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Characterization of newly synthesized proteoglycans from rabbit menisci in organ culture.

By R J Webber, D P Norby, C J Malemud, V M Goldberg and R W Moskowitz

Abstract

Rabbit menisci were incubated with Na2 35SO4 in short-term organ culture to label newly synthesized proteoglycans. The radioactive products present in both tissue and culture medium were characterized separately with respect to distribution after ultracentrifugation in CsCl isopycnic density gradients, hydrodynamic size, interaction with hyaluronic acid, and glycosaminoglycan composition (types, size and content). Analysis of proteoglycan size by gel-filtration chromatography of the most-dense CsCl fractions (A1) on Sephacryl S-500 (associative conditions) resolved three species. A peak with Kav. approx. 0.7 was present in each chromatogram, and constituted the principal component in tissue extracts. Two other peaks with Kav. values of approx. 0.2 and 0.45 were also found. When the A1 fraction from tissue was subjected to CsCl-density-gradient ultracentrifugation under dissociative conditions, 71% of the recovered radioactivity was present in the most dense (A1D1) fraction. Incubation with hyaluronic acid of either A1 or A1D1 fraction from associative extract did not alter the apparent size of the labelled product, indicating a lack of aggregate formation. Meniscal proteoglycans showed an unusual and marked tendency to adsorb irreversibly to agarose and agarose-containing gel-filtration-chromatography media. High-pressure liquid-chromatographic analyses indicated that the sulphated glycosaminoglycans consisted of chondroitin 6-sulphate (72%), chondroitin 4-sulphate (19%) and dermatan sulphate (5%). Endo-beta-galactosidase (keratanase) digestion of the material failed to detect the presence of keratan sulphate. Of the labelled glycosaminoglycans, 95% was eluted from Sephacryl S-400 as a single symmetrical peak with a Kav. of 0.5. The results of studies with tissue extracts and culture medium were similar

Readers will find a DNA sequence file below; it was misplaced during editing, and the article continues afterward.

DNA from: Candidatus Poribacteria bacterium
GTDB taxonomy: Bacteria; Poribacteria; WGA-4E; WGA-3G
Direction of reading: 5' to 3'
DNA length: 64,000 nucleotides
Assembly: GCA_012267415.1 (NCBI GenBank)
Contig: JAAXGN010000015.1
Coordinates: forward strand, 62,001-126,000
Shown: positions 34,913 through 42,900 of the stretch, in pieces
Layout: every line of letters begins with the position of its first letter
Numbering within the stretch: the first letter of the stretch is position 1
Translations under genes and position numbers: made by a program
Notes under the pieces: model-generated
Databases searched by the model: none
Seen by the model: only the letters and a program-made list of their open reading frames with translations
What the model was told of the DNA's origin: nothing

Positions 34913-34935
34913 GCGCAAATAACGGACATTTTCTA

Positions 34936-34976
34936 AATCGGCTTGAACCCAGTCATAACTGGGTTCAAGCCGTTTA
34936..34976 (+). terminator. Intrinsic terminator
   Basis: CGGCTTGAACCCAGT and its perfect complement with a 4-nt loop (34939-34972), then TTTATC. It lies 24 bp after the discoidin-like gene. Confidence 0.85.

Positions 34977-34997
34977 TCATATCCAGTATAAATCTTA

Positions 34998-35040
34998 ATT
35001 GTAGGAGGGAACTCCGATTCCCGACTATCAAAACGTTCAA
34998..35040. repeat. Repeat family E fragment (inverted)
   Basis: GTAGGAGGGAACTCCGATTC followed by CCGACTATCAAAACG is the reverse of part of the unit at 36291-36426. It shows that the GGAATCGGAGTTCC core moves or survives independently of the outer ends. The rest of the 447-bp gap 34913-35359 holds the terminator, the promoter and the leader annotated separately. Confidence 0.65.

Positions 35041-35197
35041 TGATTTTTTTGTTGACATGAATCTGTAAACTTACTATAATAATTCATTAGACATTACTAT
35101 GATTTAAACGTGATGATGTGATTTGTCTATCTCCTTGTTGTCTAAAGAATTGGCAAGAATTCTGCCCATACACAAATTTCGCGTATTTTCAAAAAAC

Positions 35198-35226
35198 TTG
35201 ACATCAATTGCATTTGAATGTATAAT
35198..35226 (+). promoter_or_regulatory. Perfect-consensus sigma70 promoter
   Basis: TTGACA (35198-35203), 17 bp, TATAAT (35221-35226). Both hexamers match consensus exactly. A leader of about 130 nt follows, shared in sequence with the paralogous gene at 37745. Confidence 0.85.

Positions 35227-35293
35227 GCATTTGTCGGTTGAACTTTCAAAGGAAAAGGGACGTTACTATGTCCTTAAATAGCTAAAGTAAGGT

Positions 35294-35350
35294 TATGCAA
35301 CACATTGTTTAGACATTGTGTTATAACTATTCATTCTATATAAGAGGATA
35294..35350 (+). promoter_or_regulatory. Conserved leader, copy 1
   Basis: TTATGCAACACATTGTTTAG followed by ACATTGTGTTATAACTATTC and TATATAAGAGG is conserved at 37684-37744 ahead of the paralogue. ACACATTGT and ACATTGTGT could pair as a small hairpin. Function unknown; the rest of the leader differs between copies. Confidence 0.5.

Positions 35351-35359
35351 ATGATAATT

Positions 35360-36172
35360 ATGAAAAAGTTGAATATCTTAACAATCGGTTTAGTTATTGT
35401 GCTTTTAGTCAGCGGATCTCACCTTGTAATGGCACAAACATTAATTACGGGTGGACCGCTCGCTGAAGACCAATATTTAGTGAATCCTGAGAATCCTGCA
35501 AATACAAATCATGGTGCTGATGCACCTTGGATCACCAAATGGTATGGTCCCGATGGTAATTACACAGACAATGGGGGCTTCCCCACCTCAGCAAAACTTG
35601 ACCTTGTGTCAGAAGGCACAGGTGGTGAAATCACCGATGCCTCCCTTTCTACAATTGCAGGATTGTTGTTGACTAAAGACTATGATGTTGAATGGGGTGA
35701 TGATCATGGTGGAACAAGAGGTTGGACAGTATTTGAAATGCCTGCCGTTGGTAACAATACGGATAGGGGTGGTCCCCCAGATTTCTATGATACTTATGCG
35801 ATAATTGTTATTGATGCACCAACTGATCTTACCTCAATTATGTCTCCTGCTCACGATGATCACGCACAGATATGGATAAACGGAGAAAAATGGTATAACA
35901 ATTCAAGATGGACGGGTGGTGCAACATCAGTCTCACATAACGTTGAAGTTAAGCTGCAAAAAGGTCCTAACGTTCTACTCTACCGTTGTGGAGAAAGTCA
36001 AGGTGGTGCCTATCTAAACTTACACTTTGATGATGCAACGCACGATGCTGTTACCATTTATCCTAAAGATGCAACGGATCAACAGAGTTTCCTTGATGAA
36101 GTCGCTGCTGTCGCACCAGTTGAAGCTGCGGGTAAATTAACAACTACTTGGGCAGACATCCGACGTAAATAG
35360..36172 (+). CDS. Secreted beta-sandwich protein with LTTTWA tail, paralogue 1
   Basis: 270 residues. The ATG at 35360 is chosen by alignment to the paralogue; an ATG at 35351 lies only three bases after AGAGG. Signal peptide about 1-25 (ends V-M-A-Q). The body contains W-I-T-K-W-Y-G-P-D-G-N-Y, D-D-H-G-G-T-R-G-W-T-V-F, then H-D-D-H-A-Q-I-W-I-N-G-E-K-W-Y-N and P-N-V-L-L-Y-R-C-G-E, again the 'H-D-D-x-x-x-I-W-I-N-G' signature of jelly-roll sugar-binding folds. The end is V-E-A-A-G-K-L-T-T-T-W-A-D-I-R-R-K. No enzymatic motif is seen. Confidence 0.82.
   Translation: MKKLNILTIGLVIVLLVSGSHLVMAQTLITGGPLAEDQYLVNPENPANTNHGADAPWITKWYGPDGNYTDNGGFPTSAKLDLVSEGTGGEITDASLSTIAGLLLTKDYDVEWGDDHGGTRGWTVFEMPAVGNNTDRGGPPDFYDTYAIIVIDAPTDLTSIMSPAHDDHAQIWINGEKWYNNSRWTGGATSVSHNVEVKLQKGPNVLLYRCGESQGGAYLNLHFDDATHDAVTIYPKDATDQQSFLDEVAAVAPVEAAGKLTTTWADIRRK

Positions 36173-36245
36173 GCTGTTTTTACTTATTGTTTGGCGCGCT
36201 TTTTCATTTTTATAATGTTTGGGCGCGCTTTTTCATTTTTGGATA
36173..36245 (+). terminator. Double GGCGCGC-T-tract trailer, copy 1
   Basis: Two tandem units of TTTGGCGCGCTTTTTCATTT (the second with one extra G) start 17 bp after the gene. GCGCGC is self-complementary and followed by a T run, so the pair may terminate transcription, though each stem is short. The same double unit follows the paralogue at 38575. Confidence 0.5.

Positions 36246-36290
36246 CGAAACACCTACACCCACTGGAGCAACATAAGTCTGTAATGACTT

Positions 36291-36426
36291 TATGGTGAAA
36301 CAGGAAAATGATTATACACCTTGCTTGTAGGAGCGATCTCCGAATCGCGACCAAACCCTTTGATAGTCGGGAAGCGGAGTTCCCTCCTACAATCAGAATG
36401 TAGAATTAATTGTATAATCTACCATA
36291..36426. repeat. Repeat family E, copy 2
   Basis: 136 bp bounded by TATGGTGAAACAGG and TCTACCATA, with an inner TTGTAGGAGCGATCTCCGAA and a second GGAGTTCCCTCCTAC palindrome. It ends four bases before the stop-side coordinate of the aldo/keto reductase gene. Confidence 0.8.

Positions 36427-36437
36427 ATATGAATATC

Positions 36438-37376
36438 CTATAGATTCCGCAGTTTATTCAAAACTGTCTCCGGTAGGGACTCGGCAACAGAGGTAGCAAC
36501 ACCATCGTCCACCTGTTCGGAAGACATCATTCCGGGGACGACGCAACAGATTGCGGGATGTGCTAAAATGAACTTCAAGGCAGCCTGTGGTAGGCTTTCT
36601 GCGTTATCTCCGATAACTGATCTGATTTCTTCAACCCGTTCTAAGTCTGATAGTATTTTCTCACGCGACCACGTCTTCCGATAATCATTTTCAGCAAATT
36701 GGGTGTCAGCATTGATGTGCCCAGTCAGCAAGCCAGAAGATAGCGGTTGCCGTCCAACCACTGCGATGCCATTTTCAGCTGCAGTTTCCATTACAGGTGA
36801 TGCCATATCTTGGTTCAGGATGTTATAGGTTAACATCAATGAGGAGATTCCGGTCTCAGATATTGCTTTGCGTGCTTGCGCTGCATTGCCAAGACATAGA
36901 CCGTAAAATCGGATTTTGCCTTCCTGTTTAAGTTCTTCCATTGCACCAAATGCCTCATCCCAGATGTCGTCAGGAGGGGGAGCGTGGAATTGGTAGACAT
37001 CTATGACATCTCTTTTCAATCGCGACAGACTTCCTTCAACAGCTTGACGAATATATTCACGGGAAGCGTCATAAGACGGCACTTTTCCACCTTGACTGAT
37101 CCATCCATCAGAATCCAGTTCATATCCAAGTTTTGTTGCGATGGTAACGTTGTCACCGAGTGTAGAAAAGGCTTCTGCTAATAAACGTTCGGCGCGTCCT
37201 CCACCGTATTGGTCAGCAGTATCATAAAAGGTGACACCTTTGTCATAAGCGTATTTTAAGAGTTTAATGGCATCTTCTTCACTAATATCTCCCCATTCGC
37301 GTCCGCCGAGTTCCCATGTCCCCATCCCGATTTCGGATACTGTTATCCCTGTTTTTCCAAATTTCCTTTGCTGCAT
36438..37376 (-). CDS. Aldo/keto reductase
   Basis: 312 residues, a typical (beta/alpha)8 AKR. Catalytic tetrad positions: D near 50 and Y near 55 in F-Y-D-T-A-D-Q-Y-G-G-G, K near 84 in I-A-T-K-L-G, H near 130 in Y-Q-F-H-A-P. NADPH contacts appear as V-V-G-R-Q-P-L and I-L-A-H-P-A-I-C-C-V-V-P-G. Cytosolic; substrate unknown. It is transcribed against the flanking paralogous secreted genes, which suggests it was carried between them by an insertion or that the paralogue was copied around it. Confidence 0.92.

Topics: Research Article
Year: 1984
DOI identifier: 10.1042/bj2210875
OAI identifier: oai:pubmedcentral.nih.gov:1144118
Provided by: PubMed Central
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